Tuesday, May 6, 2008
No doubt Chris Schwarz will want to include plans for this natural-edged workbench in the updated, revised version of his book, Workbenches: From Design & Theory to Construction & Use.*
In the interim, here are detailed instructions on how to build one:
1. Keep an eye on the neighbor lady’s tree that’s about to be toppled.
2. After the tree has been felled and sawn, casually walk your dogs by her house to inspect the logs.
3. Just “happen by” as her strapping young son-in-law is chopping up the logs for firewood and inquire about the largest part of the trunk.
4. Be nice, and the strapping young son-in-law just might wheel your new workbench home for you on a dolly.
Why the new workbench? Because I found Robin Wood’s website. Robin is a woodturner and maker of treenware. On his site, he posts video tutorials on how he makes his spoons, while sitting in his living room, and using a tree stump as a work surface. What fun! To start with a log, use an axe to rough out the shape, and finish with carving tools and knives is something I’ve always wanted to try.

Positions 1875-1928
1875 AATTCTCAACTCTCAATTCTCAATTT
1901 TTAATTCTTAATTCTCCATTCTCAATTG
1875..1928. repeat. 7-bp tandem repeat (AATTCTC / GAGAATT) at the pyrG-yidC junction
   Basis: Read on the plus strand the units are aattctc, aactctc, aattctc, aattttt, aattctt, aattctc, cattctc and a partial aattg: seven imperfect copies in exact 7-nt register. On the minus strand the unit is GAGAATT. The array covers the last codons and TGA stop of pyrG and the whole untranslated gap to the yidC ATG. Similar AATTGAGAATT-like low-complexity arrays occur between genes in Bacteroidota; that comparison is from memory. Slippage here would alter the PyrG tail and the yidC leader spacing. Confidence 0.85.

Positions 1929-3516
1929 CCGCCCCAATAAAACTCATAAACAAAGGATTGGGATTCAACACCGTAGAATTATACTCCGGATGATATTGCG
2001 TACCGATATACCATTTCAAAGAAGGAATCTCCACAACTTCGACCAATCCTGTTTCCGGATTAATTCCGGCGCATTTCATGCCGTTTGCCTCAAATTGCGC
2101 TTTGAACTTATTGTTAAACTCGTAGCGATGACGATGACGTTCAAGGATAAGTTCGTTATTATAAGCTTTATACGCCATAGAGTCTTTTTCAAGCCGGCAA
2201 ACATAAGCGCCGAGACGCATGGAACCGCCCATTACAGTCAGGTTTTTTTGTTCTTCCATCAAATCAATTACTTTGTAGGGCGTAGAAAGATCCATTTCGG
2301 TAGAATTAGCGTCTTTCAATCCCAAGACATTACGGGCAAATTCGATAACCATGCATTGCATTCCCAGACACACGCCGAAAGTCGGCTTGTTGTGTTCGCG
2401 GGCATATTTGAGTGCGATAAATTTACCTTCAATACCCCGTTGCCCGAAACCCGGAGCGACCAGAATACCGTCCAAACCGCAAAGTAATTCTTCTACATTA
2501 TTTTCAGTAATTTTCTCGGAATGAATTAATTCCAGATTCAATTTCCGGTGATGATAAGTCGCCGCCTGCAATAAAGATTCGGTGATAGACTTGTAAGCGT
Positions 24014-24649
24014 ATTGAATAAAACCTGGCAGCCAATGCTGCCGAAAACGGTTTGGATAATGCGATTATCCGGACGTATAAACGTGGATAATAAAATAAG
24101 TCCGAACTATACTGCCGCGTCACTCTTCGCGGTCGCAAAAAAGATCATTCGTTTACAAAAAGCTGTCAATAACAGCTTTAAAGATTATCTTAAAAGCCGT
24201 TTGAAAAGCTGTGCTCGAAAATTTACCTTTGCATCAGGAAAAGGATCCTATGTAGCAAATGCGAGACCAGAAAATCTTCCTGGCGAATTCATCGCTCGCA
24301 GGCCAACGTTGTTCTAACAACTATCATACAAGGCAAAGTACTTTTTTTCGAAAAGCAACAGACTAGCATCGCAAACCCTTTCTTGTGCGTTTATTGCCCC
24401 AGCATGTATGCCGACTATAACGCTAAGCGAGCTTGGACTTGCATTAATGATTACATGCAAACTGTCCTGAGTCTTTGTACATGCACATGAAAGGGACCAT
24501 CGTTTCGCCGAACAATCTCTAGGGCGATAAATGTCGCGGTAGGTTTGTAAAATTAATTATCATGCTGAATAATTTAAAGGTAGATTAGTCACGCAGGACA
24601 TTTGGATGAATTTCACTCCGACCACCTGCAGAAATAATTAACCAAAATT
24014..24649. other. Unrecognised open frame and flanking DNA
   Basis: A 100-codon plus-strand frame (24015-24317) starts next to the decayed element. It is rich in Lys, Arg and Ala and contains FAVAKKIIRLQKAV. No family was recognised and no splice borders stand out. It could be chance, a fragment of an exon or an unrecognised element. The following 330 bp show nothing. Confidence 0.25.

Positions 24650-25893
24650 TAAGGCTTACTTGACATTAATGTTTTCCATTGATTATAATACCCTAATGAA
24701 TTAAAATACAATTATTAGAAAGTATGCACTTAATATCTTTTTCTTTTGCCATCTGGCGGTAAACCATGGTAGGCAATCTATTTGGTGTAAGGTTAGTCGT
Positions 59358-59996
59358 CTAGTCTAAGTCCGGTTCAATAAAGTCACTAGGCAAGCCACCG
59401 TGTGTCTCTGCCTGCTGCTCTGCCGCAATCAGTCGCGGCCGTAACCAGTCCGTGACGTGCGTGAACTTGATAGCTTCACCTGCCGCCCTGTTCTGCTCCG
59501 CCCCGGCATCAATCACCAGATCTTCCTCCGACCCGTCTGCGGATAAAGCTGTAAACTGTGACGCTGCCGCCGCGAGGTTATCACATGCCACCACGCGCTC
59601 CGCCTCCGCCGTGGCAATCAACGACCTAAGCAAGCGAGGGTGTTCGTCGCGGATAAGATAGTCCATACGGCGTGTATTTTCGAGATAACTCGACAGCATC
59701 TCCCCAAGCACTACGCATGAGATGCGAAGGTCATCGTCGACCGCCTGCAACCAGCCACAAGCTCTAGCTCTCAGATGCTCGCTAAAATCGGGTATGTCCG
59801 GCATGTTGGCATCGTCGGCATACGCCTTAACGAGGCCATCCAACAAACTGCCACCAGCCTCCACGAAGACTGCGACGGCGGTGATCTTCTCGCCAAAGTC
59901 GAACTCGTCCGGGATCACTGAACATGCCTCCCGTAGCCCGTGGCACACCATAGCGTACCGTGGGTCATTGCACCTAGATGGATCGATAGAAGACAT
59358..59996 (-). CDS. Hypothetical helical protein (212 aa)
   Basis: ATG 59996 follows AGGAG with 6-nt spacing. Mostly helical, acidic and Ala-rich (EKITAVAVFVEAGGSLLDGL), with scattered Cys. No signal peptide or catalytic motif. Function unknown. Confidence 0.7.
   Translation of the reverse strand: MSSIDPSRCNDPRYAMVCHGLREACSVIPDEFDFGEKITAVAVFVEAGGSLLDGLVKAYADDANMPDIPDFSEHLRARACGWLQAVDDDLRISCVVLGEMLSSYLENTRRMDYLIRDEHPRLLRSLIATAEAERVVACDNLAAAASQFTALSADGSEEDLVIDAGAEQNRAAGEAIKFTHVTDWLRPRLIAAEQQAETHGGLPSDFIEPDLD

I have only made one kitchen utensil, a pasta rake, which works surprisingly well. It’s made of cherry and is finished with olive oil. There is something “right” about using wooden utensils and I can’t wait to use my new workbench to make more. I just need to find another neighbor who is planning to cut down a tree so I can “happen upon” some logs.
*If you have not read Chris’ book and are thinking of building a new or upgrading an existing workbench (or are just looking for a fantastic read), do yourself a favor and purchase a copy. His book is replete with valuable information on building workbenches, choosing lumber, making bench jigs, and the whys and hows that aren’t found in other workbench books.